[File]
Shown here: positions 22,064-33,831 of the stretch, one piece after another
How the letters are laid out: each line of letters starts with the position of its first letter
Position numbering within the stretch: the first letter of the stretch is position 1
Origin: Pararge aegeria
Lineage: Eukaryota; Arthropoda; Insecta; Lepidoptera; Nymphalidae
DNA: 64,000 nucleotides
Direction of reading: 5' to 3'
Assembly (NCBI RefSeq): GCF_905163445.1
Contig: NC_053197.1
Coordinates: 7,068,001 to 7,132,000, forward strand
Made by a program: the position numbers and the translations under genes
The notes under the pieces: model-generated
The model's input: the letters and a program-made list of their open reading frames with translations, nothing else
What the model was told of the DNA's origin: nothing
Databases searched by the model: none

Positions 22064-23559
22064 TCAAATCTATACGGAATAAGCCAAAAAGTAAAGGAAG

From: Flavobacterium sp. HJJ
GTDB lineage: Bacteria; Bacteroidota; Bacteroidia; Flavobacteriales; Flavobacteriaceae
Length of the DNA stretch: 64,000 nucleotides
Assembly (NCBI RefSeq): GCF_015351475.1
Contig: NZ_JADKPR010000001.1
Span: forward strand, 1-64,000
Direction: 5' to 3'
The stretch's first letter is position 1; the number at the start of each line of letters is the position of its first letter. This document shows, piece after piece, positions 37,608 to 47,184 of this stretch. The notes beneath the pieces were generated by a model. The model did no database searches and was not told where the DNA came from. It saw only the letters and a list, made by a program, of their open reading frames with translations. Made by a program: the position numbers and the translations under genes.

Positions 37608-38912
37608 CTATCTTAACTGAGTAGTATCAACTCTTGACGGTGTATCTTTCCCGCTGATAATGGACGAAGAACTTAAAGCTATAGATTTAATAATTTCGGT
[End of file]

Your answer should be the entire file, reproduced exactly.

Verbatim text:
Shown here: positions 22,064-33,831 of the stretch, one piece after another
How the letters are laid out: each line of letters starts with the position of its first letter
Position numbering within the stretch: the first letter of the stretch is position 1
Origin: Pararge aegeria
Lineage: Eukaryota; Arthropoda; Insecta; Lepidoptera; Nymphalidae
DNA: 64,000 nucleotides
Direction of reading: 5' to 3'
Assembly (NCBI RefSeq): GCF_905163445.1
Contig: NC_053197.1
Coordinates: 7,068,001 to 7,132,000, forward strand
Made by a program: the position numbers and the translations under genes
The notes under the pieces: model-generated
The model's input: the letters and a program-made list of their open reading frames with translations, nothing else
What the model was told of the DNA's origin: nothing
Databases searched by the model: none

Positions 22064-23559
22064 TCAAATCTATACGGAATAAGCCAAAAAGTAAAGGAAG

From: Flavobacterium sp. HJJ
GTDB lineage: Bacteria; Bacteroidota; Bacteroidia; Flavobacteriales; Flavobacteriaceae
Length of the DNA stretch: 64,000 nucleotides
Assembly (NCBI RefSeq): GCF_015351475.1
Contig: NZ_JADKPR010000001.1
Span: forward strand, 1-64,000
Direction: 5' to 3'
The stretch's first letter is position 1; the number at the start of each line of letters is the position of its first letter. This document shows, piece after piece, positions 37,608 to 47,184 of this stretch. The notes beneath the pieces were generated by a model. The model did no database searches and was not told where the DNA came from. It saw only the letters and a list, made by a program, of their open reading frames with translations. Made by a program: the position numbers and the translations under genes.

Positions 37608-38912
37608 CTATCTTAACTGAGTAGTATCAACTCTTGACGGTGTATCTTTCCCGCTGATAATGGACGAAGAACTTAAAGCTATAGATTTAATAATTTCGGT